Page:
cd into my downloads directory, and into the
PS C:\users\0xdf\Downloads\commando-vm-master> ls Directory: C:\users\0xdf\Downloads\commando-vm-master Mode LastWriteTime Length Name ---- ------------- ------ ---- d----- 4/8/2019 8:25 PM .github d----- 4/8/2019 8:25 PM commandovm.win10.config.fireeye d----- 4/8/2019 8:25 PM commandovm.win10.installer.fireeye d----- 4/8/2019 8:25 PM commandovm.win10.preconfig.fireeye d----- 4/8/2019 8:25 PM commandovm.win7.config.fireeye d----- 4/8/2019 8:25 PM commandovm.win7.installer.fireeye -a---- 4/8/2019 8:25 PM 81218 Commando.png -a---- 4/8/2019 8:25 PM 10548 install.ps1 -a---- 4/8/2019 8:25 PM 9138 License.txt -a---- 4/8/2019 8:25 PM 11801 README.md
install.ps, which takes care of the configuration and installation.
PS C:\users\0xdf\Downloads\commando-vm-master> .\install.ps1 Security warning Run only scripts that you trust. While scripts from the internet can be useful, this script can potentially harm your computer. If you trust this script, use the Unblock-File cmdlet to allow the script to run without this warning message. Do you want to run C:\users\0xdf\Downloads\commando-vm-master\install.ps1? [D] Do not run [R] Run once [S] Suspend [?] Help (default is "D"): R [+] Beginning install... ____________________________________________________________________________ | | | | | _________ .___ | | \_ ___ \ ____ _____ _____ _____ ____ __| _/____ | | / \ \/ / _ \ / \ / \\__ \ / \ / __ |/ _ \ | | \ \___( <_> ) Y Y \ Y Y \/ __ \| | \/ /_/ ( <_> ) | | \______ /\____/|__|_| /__|_| (____ /___| /\____ |\____/ | | \/ \/ \/ \/ \/ \/ | | C O M P L E T E M A N D I A N T | | O F F E N S I V E V M | | | | Version 1.0 | |____________________________________________________________________________| | | | Developed by | | Jake Barteaux | | Proactive Services | | Blaine Stancill | | Nhan Huynh | | FireEye Labs Advanced Reverse Engineering | |____________________________________________________________________________| [+] Checking if script is running as administrator.. phenomenal cosmic powers [+] Checking to make sure Operating System is compatible Microsoft Windows 10 Pro supported [+] Checking if host has been configured with updates updates appear to be in order [+] Checking if host has enough disk space > 60 GB hard drive. looks good [-] Do you need to take a snapshot before continuing? Y/N N Continuing... [ * ] Getting user credentials ... Windows PowerShell credential request Enter your credentials. Password for user 0xdf:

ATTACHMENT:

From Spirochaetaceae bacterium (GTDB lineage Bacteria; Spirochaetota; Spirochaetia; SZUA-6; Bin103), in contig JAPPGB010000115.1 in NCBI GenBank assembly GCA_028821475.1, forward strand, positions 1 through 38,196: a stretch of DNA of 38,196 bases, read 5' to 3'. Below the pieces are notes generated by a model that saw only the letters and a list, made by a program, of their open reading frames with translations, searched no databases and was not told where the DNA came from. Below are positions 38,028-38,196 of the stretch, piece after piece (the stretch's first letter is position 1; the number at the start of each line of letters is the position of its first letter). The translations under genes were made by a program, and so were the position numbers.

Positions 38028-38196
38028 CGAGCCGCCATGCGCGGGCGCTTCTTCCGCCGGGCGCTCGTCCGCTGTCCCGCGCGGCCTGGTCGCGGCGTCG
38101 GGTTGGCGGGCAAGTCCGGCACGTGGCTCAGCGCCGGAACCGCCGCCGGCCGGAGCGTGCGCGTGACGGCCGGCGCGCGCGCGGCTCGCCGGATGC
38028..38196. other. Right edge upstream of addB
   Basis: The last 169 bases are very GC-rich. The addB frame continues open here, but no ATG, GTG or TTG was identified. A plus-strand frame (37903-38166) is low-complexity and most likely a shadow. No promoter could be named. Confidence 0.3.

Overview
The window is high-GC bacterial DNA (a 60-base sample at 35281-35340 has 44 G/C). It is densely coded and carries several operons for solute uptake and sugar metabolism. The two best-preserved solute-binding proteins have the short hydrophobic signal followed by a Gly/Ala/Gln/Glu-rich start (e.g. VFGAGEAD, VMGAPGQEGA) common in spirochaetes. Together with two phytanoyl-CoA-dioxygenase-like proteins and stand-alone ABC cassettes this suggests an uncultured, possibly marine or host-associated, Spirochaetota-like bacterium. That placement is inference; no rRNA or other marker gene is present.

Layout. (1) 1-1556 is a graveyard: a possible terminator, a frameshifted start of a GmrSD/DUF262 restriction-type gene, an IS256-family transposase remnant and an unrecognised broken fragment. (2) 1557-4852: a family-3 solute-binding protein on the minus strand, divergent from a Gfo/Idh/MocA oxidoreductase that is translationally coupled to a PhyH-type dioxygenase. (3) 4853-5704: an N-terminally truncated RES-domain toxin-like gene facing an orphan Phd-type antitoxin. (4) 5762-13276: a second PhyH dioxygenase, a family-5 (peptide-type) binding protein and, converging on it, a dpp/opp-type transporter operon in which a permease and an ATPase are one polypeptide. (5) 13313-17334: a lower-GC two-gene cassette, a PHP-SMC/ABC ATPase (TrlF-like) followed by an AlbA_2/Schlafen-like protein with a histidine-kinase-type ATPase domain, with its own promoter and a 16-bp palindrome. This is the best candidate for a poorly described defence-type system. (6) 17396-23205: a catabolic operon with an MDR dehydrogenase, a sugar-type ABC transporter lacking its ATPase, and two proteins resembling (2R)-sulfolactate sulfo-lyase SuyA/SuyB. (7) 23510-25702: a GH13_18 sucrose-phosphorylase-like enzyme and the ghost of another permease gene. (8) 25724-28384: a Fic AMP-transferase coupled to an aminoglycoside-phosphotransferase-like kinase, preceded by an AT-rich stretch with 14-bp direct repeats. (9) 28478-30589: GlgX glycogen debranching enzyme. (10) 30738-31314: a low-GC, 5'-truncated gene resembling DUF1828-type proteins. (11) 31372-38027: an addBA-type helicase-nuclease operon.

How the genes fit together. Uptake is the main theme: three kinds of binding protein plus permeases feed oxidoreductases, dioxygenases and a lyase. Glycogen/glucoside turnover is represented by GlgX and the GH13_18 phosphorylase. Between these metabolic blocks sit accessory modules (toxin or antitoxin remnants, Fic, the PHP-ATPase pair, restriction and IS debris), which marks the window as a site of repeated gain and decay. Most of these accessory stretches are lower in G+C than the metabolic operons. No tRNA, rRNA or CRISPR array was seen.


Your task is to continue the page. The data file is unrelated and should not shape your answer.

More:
It asks for my password here, which it needs because it will reboot several times, and it wants to make this as seamless as possible, so that I can start it, walk away, and not have to enter my password periodically.
The install scripts took just under two hours for my VM (1:55). I recorded a video speed up 30 times of the entire install:
At the end, it looks like this, with the PowerShell prompt remains open waiting for you to exit (which is the expected behavior stated in the blog post):
The Fireeye blog post shows a CommandoVM desktop wallpaper, but mine didn’t get set. However, they recommend a reboot, and on reboot, the wallpaper is set:
I also pinned Firefox to the taskbar, as a matter of personal preference.
One more snapshot, and time to get to work.
I’m going to try to solve a box from HackTheBox using this VM, and I’ll follow up with additional posts.